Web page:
India’s silent saviours arouse hope for homeless, jobless

| | New Delhi
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India’s silent saviours arouse hope for homeless, jobless

Monday, 11 May 2020 | PNS | New Delhi

These are tough times. As the Covid-19 crisis looms to new proportions brining the world to standstill, leaving many shelter-less and jobless while disrupting medical aid to many patients, a diverse lot of individuals and organisations are working silently to help such vulnerable groups across the country, reinforcing the faith that not all is lost.

About 1,586 kilometers away from the national capital, Mohammed Shujatulah of Humanity First Foundation spends his days distributing food to the needy outside hospitals, orphanages and railway stations in Hyderabad. Shujatulah relies on crowd funding and individual donations to sponsor his charity work.

Similarly, many NGOs like KAB Welfare Foundation and Blood on Demand helpline (9266666666) from Giving is Living Foundation have been holding blood donation camps in Delhi and NCR region to ensure that patients suffering from Thalassemia and other blood disorders do not have to face difficulties in Covid-times. Blood transfusion is the main treatment for the persons afflicted with blood disorder.

Their representatives felt that at this time when there is huge shortage of blood due to lockdown following restriction on movement and donors scared of going hospitals amid Covid-19 scare, there should be a centralised venue like Indian Red Cross Society where donors can donate the blood and hospitals including those in private sector collect the blood.

GS Kapoor, Director of Giving is Living Foundation called for uniform blood processing and other

charges as has been done in the case with the test for Covid-19 test. Why should there be variation for such an important life saving product? he asked.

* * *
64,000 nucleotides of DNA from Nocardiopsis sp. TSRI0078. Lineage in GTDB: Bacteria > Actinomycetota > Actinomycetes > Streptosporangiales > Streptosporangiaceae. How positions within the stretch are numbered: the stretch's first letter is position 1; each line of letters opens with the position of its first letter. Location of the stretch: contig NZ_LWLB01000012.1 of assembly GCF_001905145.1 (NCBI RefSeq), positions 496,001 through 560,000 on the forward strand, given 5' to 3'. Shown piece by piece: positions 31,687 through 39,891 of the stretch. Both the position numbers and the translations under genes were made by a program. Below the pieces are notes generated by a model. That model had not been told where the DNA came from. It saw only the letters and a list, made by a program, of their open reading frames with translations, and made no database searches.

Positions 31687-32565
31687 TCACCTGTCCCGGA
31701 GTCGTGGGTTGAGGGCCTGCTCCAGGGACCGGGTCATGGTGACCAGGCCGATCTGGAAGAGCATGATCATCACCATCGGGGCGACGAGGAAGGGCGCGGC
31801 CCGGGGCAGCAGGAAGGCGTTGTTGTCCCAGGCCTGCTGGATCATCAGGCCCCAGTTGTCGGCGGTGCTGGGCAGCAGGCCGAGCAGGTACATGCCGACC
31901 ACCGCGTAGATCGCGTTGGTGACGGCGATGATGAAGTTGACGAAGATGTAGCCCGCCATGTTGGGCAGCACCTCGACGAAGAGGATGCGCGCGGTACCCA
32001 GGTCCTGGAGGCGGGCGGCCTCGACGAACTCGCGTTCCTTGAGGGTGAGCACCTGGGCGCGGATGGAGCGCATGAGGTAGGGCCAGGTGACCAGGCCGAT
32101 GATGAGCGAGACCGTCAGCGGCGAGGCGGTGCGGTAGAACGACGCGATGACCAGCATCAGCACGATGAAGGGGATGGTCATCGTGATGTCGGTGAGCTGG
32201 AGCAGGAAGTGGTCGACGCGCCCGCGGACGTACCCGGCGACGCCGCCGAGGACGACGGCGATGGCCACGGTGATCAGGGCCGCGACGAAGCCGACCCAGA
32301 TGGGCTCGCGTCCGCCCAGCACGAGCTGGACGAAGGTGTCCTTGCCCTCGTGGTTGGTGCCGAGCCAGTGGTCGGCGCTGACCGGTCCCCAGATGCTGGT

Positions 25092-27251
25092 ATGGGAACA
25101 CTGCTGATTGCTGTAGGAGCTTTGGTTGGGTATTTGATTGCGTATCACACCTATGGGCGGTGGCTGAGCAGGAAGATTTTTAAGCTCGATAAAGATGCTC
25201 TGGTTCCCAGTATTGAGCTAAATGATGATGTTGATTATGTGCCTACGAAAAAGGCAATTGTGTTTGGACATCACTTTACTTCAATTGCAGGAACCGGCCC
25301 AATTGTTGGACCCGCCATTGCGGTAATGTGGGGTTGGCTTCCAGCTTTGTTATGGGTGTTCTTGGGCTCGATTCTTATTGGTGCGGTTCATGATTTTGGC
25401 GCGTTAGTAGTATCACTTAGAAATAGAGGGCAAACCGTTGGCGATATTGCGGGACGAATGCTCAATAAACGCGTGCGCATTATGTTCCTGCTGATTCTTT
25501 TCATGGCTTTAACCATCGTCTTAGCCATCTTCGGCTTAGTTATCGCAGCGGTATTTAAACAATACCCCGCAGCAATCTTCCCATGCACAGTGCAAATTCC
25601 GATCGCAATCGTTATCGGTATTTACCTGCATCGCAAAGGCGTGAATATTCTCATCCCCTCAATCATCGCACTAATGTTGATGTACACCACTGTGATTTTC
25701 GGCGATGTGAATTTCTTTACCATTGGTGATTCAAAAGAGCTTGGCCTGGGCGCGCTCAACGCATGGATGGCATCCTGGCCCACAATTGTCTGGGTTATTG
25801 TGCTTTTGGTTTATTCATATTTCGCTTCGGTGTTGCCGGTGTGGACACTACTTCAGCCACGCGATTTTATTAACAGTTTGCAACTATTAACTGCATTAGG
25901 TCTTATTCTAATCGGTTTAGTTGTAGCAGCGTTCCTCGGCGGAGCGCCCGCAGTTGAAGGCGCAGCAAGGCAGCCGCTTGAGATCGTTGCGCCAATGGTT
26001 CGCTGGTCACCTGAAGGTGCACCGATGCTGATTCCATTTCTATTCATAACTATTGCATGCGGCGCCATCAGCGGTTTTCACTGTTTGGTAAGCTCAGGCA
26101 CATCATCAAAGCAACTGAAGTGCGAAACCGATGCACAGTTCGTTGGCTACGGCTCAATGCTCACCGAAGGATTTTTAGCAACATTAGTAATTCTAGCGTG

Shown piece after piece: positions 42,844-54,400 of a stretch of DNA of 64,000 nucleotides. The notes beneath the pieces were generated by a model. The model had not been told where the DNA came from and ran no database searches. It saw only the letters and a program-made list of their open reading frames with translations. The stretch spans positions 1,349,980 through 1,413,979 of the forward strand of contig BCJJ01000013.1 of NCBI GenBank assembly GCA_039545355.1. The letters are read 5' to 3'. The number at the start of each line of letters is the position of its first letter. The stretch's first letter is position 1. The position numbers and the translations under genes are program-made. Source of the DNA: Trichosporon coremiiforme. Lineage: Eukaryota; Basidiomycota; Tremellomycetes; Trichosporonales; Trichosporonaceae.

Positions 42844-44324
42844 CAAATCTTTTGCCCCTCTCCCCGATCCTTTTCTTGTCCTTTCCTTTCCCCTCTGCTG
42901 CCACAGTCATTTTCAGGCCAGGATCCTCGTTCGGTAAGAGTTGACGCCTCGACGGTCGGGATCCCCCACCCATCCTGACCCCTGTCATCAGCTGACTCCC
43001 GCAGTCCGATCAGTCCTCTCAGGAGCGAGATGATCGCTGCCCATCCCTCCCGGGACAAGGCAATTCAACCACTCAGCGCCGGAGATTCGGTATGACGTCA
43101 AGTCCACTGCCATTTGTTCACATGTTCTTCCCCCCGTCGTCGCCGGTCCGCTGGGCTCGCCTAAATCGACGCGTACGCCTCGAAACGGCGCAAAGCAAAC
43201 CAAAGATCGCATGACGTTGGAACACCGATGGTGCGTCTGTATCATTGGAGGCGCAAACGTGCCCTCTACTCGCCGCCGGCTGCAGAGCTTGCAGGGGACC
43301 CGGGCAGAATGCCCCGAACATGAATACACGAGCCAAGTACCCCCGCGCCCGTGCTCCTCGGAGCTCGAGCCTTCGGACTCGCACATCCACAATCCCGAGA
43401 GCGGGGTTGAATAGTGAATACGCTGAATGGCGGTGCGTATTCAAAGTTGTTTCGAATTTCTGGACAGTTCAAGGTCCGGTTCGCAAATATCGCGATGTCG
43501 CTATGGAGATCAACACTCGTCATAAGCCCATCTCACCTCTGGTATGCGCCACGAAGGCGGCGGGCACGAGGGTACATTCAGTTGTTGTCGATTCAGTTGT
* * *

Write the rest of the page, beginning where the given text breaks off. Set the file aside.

On the other hand, The Hans Foundation, a public charitable trust which

provides funding support to NGOs in the country has been reaching out to lakhs of migrants, poor, sick and

homeless and hungry people through its more than 350 NGOs in 26 states and union territories particularly in rural India.

On its part, Smile Train, the world's largest cleft organization, recently launched a digital campaign in India titled, #EndTheStigma, to create awareness around the stigma associated with COVID-19 while members of Inner Wheel District 301, New Delhi, a branch of International Inner Wheel, a global NGO has come forward to distribute packed food for 5 000 people at different slum areas in Delhi.

Then there are stories, of children donating their piggy banks for purchase of face masks and sanitisers, and for feeding masses who live on street, and of groups of

young volunteers distributing food and masks to needy, of old men donating their life savings towards improving health care infrastructure.

There are about 92,000 NGOs and many more individuals, some acknowleged by authorities but most of them working anonymously, who are trying to comfort millions battling pandemic and penury.

Individually, these strivings may not count much. Yet each one of them affirm the commitment to healing the ocean of humanity called India.

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